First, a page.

LONDON (Reuters) - The biggest inflow into European equity funds since 2015 helped drive a $21 billion (16.39 billion pounds) inflow into global equity funds in the latest week, the largest since the U.S. presidential election in November, Bank of America Merrill Lynch said on Friday.
The resumption of 'risk on flows' following the first round of voting in France's election and in anticipation of a U.S. tax reform package boosted the increase in global stock market capitalisation so far this year to $3.3 trillion, BAML said.
Much of this year's stock market rally across the globe is down to a $1 trillion "liquidity supernova" of financial assets that central banks in Europe and Japan have bought so far this year, it added.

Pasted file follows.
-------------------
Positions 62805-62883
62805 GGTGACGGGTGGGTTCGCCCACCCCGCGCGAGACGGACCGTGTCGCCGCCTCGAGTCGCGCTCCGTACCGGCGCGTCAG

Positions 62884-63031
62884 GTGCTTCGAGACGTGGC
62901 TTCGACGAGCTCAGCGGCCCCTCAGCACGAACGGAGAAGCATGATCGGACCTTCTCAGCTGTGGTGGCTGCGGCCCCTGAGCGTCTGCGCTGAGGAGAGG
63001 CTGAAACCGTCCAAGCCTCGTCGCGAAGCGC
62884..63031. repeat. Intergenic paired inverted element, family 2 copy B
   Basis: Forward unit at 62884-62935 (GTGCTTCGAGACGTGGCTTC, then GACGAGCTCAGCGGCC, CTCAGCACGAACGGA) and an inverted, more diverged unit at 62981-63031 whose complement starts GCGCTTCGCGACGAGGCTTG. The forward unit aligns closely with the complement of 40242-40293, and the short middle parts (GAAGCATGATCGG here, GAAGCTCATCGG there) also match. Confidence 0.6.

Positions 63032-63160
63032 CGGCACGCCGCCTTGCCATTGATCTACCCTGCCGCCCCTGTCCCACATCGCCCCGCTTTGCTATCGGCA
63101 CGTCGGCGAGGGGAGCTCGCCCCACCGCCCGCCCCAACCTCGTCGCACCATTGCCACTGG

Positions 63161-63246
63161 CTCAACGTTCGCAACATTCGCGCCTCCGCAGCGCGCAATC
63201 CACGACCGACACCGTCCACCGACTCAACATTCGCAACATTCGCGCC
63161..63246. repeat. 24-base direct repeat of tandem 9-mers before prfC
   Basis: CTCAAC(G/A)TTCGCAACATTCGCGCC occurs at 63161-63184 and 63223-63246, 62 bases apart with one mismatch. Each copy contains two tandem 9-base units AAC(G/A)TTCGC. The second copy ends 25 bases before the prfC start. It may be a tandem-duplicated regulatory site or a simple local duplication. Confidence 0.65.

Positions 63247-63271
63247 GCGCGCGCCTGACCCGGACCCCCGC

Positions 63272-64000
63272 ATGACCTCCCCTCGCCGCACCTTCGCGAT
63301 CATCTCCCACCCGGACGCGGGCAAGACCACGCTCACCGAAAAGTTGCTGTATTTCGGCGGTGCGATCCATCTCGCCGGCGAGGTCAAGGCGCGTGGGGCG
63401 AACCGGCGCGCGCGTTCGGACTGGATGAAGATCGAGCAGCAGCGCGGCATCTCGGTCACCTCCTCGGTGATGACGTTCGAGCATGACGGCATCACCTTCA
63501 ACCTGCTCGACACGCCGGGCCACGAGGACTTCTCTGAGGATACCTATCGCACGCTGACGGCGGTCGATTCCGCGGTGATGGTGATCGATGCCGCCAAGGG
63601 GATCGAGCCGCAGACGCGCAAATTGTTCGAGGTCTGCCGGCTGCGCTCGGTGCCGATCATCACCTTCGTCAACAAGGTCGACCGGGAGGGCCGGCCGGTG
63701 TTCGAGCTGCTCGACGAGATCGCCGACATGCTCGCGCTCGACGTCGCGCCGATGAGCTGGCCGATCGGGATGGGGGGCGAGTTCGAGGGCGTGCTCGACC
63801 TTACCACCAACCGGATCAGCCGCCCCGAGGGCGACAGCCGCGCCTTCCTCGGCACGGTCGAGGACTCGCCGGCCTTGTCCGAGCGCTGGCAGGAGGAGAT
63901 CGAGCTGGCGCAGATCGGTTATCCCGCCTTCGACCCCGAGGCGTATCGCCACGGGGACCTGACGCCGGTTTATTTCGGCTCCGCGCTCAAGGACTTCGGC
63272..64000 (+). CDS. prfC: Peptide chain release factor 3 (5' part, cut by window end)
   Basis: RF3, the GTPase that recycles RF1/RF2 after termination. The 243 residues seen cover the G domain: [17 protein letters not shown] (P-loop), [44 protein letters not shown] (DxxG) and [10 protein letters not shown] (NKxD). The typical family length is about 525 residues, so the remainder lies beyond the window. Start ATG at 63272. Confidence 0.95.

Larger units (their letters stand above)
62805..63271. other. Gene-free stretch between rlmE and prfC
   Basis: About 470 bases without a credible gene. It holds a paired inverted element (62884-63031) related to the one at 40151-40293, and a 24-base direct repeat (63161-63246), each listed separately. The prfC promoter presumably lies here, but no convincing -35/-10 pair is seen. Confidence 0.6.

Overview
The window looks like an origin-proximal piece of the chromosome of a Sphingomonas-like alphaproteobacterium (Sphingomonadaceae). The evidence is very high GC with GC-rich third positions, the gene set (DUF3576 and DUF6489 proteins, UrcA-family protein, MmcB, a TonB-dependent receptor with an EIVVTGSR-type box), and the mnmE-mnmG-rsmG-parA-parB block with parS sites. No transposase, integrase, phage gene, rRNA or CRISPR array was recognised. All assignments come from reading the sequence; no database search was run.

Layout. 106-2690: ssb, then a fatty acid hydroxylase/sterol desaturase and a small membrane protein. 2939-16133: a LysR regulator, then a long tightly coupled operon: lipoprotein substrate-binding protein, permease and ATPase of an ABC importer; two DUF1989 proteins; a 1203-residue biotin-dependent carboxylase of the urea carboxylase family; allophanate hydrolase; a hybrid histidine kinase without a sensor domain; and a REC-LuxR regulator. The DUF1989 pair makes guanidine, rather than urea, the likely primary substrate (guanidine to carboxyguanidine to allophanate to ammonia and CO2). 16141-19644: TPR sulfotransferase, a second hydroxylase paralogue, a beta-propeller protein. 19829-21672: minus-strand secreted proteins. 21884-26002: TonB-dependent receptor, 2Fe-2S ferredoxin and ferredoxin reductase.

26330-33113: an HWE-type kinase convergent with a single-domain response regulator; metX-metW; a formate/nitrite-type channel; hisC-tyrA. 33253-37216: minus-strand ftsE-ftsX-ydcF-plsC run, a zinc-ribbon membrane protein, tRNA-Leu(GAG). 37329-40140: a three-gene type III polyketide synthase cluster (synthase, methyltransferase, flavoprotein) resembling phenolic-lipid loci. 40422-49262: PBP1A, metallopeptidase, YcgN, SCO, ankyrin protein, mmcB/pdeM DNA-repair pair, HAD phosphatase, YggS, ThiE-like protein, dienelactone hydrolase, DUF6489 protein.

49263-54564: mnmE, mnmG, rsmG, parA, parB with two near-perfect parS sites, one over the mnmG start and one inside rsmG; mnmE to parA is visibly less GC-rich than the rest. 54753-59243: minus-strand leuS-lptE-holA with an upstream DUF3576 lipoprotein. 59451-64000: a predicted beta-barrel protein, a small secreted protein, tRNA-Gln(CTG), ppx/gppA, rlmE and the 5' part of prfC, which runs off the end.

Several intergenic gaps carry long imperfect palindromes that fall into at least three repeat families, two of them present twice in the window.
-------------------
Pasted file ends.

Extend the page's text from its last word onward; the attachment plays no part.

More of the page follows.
"The bull market is unlikely to end until bullish macro (data) makes central banks tighten (monetary policy) - we're not yet there," BAML said in a regular 'Flow Show' note this week titled: "It's Back On".
Investors poured $2.4 billion into European equity funds, the most since December 2015, and $13.8 billion into U.S. funds, the most in 19 weeks, BAML said.
European economic data and corporate earnings have continued to come in on the strong side, and there's a growing consensus that the flow into the continent's stock markets will gather pace.
Bond funds attracted $10.9 billion of inflows in the week to Wednesday, with more than half of that ($5.6 billion) going into investment grade funds and a further $2.1 billion into emerging market debt funds, BAML said.
Reporting by Jamie McGeever; Editing by Susan Thomas